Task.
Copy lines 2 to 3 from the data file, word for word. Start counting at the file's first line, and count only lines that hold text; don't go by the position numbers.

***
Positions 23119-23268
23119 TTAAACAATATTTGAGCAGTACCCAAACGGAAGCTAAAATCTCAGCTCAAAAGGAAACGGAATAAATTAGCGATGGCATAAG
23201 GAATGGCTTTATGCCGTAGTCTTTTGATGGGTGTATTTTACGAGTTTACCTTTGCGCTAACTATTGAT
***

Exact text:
23119 TTAAACAATATTTGAGCAGTACCCAAACGGAAGCTAAAATCTCAGCTCAAAAGGAAACGGAATAAATTAGCGATGGCATAAG
23201 GAATGGCTTTATGCCGTAGTCTTTTGATGGGTGTATTTTACGAGTTTACCTTTGCGCTAACTATTGAT